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Online Video Advertising Has Growing Pains

The online ad industry is buzzing about the potential of digital video. According to a recent Forrester report, video ads will represent half of all online display ad dollars within the next five years.

But what is lost in the current conversation, and something that we hear from advertisers almost daily, is that video inventory alongside quality content is scarce. Or, put more directly, there’s an abundance of what would appear to be suspicious inventory in segments of the video market outside of the directly sold premium inventory offered by well-known publishers.

Just as traditional display advertising evolved to meet the demanding standards of buyers, brands must recognize that not every digital format is ready for large-scale, quality and transparent buying. This reality – the significant lack of quality inventory – must be at the forefront of every conversation marketers have with their ad buying partners.

For marketers looking to make smart buying decisions, it is important to be aware of the four key types of suspicious digital video inventory that are common in the market today:

1. Non-Human Traffic – Most in the industry are familiar with non-human traffic (NHT), or computer-generated ad impressions used to trick advertisers into paying for ads that real users never actually see. We see evidence that this practice exists today at scale.

2. Human-Executed False Traffic – One of the newest techniques being utilized for video is the time-tested, low-tech deployment of “human farms,” which pay real people to spend entire days clicking or watching video advertisements. This is a lucrative activity in video because of the high CPMs buyers are willing to pay to guarantee an actual human has viewed an ad, and because it’s difficult to detect.

3. Video-Concealment – As if trying to differentiate between non-human traffic and human-farming wasn’t complicated enough, we have the issue of “video concealment,” whereby an ad that a brand intended to display on one site actually shows up on another. By misrepresenting themselves, phony websites set up by bad actors can essentially take advertising impressions away from their intended digital destinations, and get paid in the process.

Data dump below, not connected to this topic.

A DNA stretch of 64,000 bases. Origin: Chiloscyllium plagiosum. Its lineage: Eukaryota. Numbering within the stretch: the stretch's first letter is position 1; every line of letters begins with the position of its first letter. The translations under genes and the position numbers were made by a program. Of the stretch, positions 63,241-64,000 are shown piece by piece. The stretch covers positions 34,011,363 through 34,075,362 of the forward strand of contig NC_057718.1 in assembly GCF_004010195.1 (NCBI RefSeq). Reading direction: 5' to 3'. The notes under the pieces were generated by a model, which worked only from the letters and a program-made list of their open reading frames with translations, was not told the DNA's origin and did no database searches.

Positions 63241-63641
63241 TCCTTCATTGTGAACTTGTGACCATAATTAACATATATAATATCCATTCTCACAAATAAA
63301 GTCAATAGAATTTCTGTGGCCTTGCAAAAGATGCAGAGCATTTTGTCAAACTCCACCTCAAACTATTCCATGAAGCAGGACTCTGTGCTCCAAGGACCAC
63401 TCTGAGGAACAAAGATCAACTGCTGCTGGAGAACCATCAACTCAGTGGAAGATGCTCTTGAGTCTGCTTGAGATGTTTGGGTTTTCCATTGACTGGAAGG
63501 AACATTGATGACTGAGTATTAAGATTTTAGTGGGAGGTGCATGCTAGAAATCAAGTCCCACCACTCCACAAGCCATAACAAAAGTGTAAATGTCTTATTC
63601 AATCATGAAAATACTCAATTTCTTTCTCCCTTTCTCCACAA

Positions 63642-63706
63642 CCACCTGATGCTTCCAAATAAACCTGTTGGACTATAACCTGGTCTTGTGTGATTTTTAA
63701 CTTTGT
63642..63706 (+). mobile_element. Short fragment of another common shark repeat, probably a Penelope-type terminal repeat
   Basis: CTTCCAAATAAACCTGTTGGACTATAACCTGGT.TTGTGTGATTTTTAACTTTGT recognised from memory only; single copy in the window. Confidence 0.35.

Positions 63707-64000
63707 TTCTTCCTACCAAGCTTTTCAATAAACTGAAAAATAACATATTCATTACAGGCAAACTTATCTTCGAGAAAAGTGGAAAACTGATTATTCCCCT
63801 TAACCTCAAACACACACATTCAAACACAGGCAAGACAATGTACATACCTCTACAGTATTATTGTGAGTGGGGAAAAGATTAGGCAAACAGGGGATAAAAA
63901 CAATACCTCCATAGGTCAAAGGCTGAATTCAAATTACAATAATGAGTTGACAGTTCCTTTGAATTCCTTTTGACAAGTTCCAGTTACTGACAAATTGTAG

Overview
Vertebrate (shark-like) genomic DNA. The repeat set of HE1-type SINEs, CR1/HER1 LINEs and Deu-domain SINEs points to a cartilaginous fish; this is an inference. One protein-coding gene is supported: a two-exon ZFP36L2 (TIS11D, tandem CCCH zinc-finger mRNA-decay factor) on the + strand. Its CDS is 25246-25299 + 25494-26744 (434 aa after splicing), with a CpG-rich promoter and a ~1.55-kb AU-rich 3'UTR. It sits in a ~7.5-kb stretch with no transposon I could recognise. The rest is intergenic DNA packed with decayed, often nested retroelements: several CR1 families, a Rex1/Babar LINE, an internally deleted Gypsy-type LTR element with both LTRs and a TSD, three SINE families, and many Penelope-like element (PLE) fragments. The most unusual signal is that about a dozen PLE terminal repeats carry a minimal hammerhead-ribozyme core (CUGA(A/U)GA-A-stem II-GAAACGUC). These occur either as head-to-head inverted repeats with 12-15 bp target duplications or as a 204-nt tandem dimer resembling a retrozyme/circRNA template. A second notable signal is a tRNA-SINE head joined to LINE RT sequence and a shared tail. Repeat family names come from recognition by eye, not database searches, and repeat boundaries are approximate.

4. Invisible Ads – This is one of the most pervasive schemes being carried out today, and occurs when actors hide video ads behind static ads or stack multiple ads on top of each other to register impressions that brands pay for, but are never actually visible to the human eye.

While the industry continues to mature and to weed out suspicious inventory, buyers looking to thread the needle between the competing forces of pent up demand and scarcity of quality inventory should focus their efforts on the following key factors to mitigate their risk:

1. Proximity – Ensure the partners you work with have close contact with the sellers whose inventory you are purchasing. The closer the proximity, the less chance questionable activity will arise. Challenge them and ask how they screen accounts and placements. Reputable partners welcome these questions as the good actors in our industry all benefit from a cleaner more transparent marketplace.

2. Practice – Make sure you and your partners have adopted industry best practices to counter suspicious practices. Your partners should deploy transparent sources of reporting that provide URLs and domains of all the sites your ads are displayed on so you can be sure the downstream metrics aren’t outside of the norm. Be sure they proactively review all sites for activity and can give you assurance that the humans viewing your ads are legitimate consumers.

3. Price – Be realistic about what you’re paying. If the video inventory you’re buying is too cheap to be true, it almost certainly is.

Today, the conscientious partners are the ones that are wading into digital video advertising conservatively, deliberately, and poised to protect their brand partners from present and future non-certifiable inventory. The IAB’s Trustworthy Supply Chain initiative is spearheading industry education and collaboration to ensure that these, and other associated issues, are eliminated in order to create a healthier digital ecosystem.

The bottom line for marketers is clear: as the digital video market continues to grow and mature in the months and years ahead, smart buyers should beware of unrealistic promises about what video solutions can do today. Otherwise, it just might be your brand that exposes itself to risk.

Jay Sears is Senior Vice President, Marketplace Development at Rubicon Project. WSJ parent News Corp has a 13.7% stake in Rubicon Project.

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Photo courtesy of: Flickr

Originally published on: Wall Street Journal

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